CASE Social Exclusion Seminars
What does Brexit mean for social policy in the UK? An exploration of the potential consequences of the 2016 referendum for public services, inequalities and social rights (SPDO seminar series)
Kitty Stewart, Kerris Cooper (CASE) and Isabel Shutes (LSE Social Policy)
Wednesday 21 November 2018 16:30 - 18:00
This event will be held ONLINE. Please register here
Kitty Stewart and Kerris Cooper will present findings from the forthcoming paper which explores the potential consequences of the EU referendum result for social policy in Britain. Written while negotiations continue, with future relationships highly uncertain, we seek to map the ways that Brexit may affect social policy, inequalities and social rights. Drawing together what we know so far from the emerging body of research and analysis being conducted by academics, research organisations and government departments, we consider both indirect and direct implications of Brexit. The first part of the paper looks at effects operating via the political and economic consequences of the referendum - both the fallout from the result itself, and the potential consequences for economic growth and economic inequalities of a future outside the EU.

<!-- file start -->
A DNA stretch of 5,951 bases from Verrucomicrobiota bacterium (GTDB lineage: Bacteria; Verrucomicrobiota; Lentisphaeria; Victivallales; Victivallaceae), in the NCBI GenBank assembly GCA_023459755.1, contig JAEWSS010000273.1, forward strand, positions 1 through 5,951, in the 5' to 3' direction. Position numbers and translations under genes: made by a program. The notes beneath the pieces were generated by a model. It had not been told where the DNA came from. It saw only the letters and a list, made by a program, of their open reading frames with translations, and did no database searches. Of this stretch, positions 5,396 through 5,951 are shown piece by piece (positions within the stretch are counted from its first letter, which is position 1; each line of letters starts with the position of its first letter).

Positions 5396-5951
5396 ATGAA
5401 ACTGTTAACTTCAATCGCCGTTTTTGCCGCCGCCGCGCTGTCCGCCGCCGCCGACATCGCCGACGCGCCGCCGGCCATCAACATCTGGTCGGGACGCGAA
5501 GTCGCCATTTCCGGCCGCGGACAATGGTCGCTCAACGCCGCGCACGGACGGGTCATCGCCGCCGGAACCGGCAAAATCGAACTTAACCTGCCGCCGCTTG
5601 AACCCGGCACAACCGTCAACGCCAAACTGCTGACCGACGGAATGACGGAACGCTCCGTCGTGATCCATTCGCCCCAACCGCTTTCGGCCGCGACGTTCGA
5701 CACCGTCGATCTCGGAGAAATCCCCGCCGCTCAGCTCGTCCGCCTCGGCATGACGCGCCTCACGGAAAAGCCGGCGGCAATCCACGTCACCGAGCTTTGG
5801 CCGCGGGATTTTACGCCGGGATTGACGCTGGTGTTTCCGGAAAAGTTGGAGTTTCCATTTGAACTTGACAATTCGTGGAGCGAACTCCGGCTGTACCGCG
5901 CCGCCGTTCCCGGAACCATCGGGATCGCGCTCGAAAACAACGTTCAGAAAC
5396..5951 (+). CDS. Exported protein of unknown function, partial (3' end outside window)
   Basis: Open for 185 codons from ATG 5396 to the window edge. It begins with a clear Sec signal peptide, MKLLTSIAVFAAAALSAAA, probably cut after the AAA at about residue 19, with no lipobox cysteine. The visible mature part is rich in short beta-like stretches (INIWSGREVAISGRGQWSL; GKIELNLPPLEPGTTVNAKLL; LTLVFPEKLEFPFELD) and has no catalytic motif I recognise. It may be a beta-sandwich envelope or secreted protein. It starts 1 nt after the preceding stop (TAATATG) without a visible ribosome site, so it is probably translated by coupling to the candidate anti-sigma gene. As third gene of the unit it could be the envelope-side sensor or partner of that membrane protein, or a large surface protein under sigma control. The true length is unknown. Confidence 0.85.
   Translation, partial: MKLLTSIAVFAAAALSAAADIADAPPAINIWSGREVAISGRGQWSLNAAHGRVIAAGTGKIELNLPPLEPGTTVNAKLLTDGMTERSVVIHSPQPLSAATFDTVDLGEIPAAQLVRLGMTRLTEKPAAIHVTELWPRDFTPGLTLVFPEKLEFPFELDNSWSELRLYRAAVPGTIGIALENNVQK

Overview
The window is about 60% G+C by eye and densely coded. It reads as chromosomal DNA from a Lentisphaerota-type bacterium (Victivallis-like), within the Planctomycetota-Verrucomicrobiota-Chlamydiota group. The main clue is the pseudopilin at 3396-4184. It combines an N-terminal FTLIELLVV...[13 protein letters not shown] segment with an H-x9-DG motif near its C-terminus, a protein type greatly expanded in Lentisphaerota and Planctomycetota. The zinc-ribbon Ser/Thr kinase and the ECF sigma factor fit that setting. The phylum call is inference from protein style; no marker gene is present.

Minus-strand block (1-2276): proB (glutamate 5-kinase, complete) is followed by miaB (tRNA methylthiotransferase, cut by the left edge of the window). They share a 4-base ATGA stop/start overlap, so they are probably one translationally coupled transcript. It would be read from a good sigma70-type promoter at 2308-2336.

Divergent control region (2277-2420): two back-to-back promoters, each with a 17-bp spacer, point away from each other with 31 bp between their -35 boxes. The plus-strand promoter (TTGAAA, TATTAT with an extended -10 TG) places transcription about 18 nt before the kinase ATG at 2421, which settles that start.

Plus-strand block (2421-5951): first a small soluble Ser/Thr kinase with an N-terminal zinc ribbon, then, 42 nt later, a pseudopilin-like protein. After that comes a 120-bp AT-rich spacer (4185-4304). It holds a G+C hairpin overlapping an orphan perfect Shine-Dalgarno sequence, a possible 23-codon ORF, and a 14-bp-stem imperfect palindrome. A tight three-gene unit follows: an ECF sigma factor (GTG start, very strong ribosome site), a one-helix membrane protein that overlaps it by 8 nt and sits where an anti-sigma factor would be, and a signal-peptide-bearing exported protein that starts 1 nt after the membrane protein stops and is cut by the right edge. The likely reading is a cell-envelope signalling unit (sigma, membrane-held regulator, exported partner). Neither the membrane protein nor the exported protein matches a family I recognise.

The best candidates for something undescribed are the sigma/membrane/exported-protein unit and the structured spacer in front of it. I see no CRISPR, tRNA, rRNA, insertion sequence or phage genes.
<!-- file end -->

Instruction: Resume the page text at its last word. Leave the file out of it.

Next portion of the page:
The second part considers the more direct ways in which Brexit may affect aspects of social policy and inequalities. We cover four main areas:
- implications of withdrawal from European labour, social protection and human rights instruments for social and employment rights.
- implications of restrictions on free movement for social rights and entitlements of EU citizens in the UK and UK citizens in the EU.
- implications of leaving the single market for public service delivery, access and quality.
- implications of Britain "taking back control" of contributions to the EU budget and regaining greater liberty regarding public procurement rules and industrial policy, for regional and public investment strategies. Throughout, the paper aims to identify the opportunities offered by Brexit as well as the challenges.
The paper forms part of a much larger research programme, Social Policies and Distributional outcomes in a Changing Britain (SPDO), funded by the Nuffield Foundation, which will combine systematic public expenditure and social policy analysis across ten major social policy areas with quantitative analysis of trends in outcomes for different groups, resulting in a unique evidence base on trends in social policies and social inequalities in 21st century Britain.
Listen to a recording of the event: